made up of has been a solid, dependable performer in the hurdles
I had to be and should bloom soon. He placed fourth in the 400-
the place of meter'hurdles at conference.
them. That Some other names to watch are Bill Brady and Jim
be stronger Schmidt in the distance events, Dave Hall (also a
names you football player and has played basketball) in the
decathlon, and Derick Stinson and Michael
title two out Sudarkasa in the hurdles and relays.
g his second What it comes down to is, despite the loss of the
utdoor meet distance runners, Michigan is by no means out of the
scus, a long race for the indoor and outdoor titles in 1984. It may
not be led by the distance crew but more likely than
also set the not, the Wolverines will manage. After all, they have
4") and im- won four straight Big Ten titles.

46"t

-Am= --

Harper
... NCAA qualifier

Swimmers aim for Big

Ten

Ttles

Men lose just one senior

returning - junior Kent Ferguson, and
sophomores Mike Gruber andBruce
Kimball (Dick's son). All three scored at
the Big Ten Championships and

Ferguson andsKimball were theonly
Wolverines to score at the NCAA meet.
Both earned All-America honors in the
process.

By KATIE BLACKWELL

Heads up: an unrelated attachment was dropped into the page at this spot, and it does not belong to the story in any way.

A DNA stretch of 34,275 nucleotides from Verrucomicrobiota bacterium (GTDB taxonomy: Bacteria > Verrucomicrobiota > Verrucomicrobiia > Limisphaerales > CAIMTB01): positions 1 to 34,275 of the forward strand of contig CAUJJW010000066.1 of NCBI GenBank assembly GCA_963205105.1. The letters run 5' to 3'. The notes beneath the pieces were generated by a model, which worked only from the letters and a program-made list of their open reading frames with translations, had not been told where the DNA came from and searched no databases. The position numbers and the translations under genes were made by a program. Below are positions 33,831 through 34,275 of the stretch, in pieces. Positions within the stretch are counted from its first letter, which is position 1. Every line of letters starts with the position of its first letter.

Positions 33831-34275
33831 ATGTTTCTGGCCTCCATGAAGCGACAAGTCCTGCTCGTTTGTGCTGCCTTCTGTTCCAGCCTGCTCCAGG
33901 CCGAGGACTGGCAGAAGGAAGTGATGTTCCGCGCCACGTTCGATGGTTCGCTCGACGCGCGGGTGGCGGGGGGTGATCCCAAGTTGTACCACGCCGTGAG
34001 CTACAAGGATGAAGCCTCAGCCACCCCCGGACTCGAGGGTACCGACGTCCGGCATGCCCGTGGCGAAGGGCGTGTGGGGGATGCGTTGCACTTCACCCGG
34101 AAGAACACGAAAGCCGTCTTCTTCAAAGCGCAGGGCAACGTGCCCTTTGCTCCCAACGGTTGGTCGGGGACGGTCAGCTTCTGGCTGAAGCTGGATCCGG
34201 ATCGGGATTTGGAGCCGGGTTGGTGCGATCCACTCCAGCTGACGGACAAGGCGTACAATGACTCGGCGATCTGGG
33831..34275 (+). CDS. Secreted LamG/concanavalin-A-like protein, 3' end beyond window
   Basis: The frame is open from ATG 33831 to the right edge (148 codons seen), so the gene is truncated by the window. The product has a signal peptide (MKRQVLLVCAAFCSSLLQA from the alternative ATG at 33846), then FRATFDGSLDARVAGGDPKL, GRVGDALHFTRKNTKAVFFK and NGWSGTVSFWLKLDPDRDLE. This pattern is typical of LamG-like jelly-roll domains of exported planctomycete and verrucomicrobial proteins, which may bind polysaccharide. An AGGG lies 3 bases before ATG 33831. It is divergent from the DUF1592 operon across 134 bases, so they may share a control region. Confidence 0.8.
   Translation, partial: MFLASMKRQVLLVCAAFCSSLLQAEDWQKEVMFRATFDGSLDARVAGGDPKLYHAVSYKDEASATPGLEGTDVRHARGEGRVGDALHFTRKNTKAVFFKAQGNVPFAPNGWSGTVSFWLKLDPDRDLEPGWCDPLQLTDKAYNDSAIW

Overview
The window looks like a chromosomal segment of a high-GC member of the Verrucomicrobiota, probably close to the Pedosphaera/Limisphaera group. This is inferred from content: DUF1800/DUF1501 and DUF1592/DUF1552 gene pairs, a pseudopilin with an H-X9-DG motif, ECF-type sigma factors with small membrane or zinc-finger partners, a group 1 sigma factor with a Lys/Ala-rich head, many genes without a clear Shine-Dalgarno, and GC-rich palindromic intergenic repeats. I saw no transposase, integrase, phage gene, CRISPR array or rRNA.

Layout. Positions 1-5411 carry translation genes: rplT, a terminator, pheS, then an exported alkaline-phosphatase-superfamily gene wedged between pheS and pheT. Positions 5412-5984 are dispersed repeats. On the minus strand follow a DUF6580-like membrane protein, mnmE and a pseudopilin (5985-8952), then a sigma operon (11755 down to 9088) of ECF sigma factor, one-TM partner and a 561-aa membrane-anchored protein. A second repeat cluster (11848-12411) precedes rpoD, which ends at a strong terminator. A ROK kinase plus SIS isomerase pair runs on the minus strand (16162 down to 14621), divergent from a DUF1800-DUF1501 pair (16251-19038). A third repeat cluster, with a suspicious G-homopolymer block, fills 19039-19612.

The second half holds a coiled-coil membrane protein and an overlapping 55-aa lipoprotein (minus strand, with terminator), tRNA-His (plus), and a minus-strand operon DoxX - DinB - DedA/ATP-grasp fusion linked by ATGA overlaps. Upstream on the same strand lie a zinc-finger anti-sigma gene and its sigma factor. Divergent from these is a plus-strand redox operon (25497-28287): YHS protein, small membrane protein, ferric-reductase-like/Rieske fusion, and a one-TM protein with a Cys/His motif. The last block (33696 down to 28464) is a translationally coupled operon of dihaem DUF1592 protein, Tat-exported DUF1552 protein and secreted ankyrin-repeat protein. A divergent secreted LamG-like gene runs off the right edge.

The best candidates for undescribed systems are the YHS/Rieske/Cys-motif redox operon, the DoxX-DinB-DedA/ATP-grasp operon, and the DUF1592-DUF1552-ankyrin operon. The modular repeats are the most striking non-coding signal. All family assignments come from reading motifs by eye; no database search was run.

An undefeated season leaves little
room for improvement, especially
when only one athlete on the team
graduates.
Such is the case for the Michigan
men's swim team. The Wolverines, vic-
torious in all six of their regular season
dual meets, are looking toward the 1983
season with 20 returning swimmers.
But the Wolverines surely will feel the
loss of last year's senior captain, Bruce
Gemmell. A 1982 Big Ten Champion in
the 200-yard individual medley, Gem-
mell was a key factor in pushing
Michigan to a third-place finish in the
1983 championships.
"BRUCE'S loss will be hard to make
up," said head coach Jon Urbanchek.
"But with Gemmell out, and the new
recruits coming in, we should, at least,
be able to hold our position in the Big
Ten."
The freshman recruits that Urban-
chek speaks so highly of will, he hopes,
add the depth Michigan needs to com-
pete in the Big Ten Championships.
Distance freestyler Jeff Gordon, of
Cincinnati is expected to team up with
returning sophomore Benoit Clement

to strengthen the 500- and 1650-yard
freestyle events. Gordon is a National
qualifier.
Freestyle sprints (50 and 100 yards)
could be a Wolverine forte. Seniors
Mark Noetzel and Kirstan Vandersluis
are a solid combination in the shorter